After the prosecution of a California doctor revealed the FBI’s ties to a Best Buy Geek Squad computer repair facility in Kentucky, new documents released to EFF show that the relationship goes back years. The records also confirm that the FBI has paid Geek Squad employees as informants.

EFF filed a Freedom of Information Act (FOIA) lawsuit last year to learn more about how the FBI uses Geek Squad employees to flag illegal material when people pay Best Buy to repair their computers. The relationship potentially circumvents computer owners’ Fourth Amendment rights.

While Geek Squad has been caught red handed working with the FBI, any employee at any computer repair company could be operating under the same deal. The FBI has a vested interest in access the information on as many computers as possible and people who repair computers often have unrestricted access to a lot of information on a lot of computers.

If you’re going to send your computer to somebody else for repairs, here are my recommendations to guard your privacy. If the device you’re sending in has a removable hard drive, remove the drive that is in it and replace it with a blank drive (one that has never been used to store personal information). On the blank drive install the operating system that came on the device and a user account with generic credentials (this is one of the few times where the password “password” is a good idea) so the repair person can log in. By doing this you ensure that the repair person doesn’t have access to any of your personal data. When the device comes back, format the drive that you provided the repair person, remove it, and install the hard drive with your data again.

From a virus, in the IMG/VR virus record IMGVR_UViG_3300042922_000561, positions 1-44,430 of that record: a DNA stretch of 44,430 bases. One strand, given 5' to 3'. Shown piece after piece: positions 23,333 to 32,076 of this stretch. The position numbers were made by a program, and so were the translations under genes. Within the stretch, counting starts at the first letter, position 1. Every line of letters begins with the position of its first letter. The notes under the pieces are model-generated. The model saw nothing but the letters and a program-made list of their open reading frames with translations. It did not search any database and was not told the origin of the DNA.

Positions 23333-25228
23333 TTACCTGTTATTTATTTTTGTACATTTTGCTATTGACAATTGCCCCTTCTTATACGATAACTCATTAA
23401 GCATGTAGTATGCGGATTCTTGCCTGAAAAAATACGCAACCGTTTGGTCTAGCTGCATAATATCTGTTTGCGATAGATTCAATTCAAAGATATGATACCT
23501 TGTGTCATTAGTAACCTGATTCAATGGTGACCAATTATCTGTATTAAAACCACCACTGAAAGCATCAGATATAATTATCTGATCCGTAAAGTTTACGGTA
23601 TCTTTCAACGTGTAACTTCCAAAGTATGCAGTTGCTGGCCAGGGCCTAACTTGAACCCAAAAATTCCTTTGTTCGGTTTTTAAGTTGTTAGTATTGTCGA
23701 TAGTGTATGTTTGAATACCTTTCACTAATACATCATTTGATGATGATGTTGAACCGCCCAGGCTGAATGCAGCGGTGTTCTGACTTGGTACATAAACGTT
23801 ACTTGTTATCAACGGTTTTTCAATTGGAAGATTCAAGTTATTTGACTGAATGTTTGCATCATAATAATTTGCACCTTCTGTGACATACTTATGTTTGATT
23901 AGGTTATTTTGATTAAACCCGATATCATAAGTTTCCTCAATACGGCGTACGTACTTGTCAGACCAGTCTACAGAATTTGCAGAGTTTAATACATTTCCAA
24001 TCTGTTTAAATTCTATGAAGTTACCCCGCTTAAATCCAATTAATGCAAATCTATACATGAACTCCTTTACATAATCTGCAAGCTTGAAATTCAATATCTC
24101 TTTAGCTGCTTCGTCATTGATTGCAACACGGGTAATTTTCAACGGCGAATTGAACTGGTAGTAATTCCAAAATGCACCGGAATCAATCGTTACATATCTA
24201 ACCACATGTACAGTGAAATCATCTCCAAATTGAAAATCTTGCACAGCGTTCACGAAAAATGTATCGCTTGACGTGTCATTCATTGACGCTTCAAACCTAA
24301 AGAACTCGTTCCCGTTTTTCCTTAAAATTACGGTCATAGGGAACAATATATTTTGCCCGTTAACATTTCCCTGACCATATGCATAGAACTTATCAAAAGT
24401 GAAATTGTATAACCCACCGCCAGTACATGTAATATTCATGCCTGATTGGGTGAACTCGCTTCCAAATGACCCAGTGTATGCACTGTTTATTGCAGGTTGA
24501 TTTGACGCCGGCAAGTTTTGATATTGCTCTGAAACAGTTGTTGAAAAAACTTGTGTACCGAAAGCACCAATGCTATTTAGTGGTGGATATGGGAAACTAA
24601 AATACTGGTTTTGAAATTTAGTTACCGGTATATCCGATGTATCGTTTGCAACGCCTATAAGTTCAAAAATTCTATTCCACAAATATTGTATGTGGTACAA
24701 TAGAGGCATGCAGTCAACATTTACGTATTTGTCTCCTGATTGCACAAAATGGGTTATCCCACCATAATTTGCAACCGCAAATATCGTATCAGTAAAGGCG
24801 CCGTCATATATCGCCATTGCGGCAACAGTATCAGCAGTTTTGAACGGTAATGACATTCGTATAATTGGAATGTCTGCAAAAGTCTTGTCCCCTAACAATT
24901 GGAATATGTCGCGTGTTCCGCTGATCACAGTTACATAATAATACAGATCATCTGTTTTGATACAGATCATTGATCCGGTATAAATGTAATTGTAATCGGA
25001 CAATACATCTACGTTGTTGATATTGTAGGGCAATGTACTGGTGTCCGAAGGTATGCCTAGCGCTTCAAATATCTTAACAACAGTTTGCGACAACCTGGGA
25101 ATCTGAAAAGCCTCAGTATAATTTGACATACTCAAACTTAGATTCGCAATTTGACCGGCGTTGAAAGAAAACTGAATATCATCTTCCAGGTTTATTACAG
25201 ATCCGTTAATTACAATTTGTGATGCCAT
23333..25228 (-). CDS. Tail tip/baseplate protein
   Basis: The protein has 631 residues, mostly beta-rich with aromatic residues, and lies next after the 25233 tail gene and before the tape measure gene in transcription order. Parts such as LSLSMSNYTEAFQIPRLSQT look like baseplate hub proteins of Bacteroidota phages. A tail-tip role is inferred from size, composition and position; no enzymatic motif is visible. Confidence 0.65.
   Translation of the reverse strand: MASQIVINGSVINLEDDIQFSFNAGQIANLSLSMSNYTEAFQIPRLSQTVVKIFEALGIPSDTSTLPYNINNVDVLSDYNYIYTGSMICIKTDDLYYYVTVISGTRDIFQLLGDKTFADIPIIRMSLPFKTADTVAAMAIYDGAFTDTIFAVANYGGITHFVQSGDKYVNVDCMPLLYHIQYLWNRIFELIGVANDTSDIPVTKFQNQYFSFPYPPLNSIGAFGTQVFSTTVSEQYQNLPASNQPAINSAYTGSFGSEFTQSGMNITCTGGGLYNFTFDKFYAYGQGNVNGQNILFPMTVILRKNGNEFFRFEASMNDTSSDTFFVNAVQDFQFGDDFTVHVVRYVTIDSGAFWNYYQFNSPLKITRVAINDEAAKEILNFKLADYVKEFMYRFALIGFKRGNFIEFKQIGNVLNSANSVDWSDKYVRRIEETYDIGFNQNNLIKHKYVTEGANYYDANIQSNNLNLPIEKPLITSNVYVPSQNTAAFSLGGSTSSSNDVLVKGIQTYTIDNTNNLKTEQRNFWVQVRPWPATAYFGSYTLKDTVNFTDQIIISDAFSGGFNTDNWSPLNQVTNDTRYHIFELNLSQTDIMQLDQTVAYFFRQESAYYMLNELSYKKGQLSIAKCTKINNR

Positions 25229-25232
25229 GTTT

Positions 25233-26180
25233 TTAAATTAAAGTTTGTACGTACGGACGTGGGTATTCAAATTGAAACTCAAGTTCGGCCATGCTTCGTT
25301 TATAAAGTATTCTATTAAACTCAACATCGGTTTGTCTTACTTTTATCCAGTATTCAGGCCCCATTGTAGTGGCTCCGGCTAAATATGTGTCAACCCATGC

If your device doesn’t have a removable drive, ensure that the first thing you do when you initially start the device after getting it out of the box is enable full disk encryption. When you need to send the device in for repairs, format the drive, reinstall the default operating system, setup a user account with generic credentials, and send the device in. When the drive comes back, wipe the drive again and restore your data from a backup. For those who are wondering why full disk encryption should be enabled it’s because formatting a drive doesn’t necessarily erase the data. By default formatting a drive wipes the file allocation table but leaves the data preserved. Enabling full disk encryption ensures that the data on the drive is unreadable without the proper decryption key. While formatting won’t erase the data, the data will be unreadable to the repair man if they attempt to restore the old file allocation table to pilfer your data for law enforcers.

Written by Christopher Burg

March 7th, 2018 at 11:00 am

A Government of Governments

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What do you get when you establish a government made up entirely by other governments? Another terrible government:

New revelations about the sexual exploitation of hundreds of women by United Nations peacekeepers have emerged a decade after the organization first identified the problem.

In a draft report obtained by the Associated Press, the U.N.’s Office of Internal Oversight Services — a U.N. watchdog within the U.N. — said members of a peacekeeping mission had “transactional sex” with more than 225 Haitian women. The women traded sex for basic needs, including food and medication.